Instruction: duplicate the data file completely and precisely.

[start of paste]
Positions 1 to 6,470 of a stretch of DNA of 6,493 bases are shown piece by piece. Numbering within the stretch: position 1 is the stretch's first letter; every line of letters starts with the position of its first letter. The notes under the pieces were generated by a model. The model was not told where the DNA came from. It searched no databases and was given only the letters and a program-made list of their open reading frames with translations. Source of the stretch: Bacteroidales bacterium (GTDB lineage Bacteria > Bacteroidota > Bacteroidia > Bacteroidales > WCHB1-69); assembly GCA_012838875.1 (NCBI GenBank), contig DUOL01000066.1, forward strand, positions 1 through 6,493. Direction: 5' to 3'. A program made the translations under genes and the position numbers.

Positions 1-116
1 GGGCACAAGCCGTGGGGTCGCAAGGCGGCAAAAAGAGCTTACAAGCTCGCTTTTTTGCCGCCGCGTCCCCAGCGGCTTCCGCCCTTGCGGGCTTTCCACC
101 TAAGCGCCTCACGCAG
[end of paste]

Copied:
Positions 1 to 6,470 of a stretch of DNA of 6,493 bases are shown piece by piece. Numbering within the stretch: position 1 is the stretch's first letter; every line of letters starts with the position of its first letter. The notes under the pieces were generated by a model. The model was not told where the DNA came from. It searched no databases and was given only the letters and a program-made list of their open reading frames with translations. Source of the stretch: Bacteroidales bacterium (GTDB lineage Bacteria > Bacteroidota > Bacteroidia > Bacteroidales > WCHB1-69); assembly GCA_012838875.1 (NCBI GenBank), contig DUOL01000066.1, forward strand, positions 1 through 6,493. Direction: 5' to 3'. A program made the translations under genes and the position numbers.

Positions 1-116
1 GGGCACAAGCCGTGGGGTCGCAAGGCGGCAAAAAGAGCTTACAAGCTCGCTTTTTTGCCGCCGCGTCCCCAGCGGCTTCCGCCCTTGCGGGCTTTCCACC
101 TAAGCGCCTCACGCAG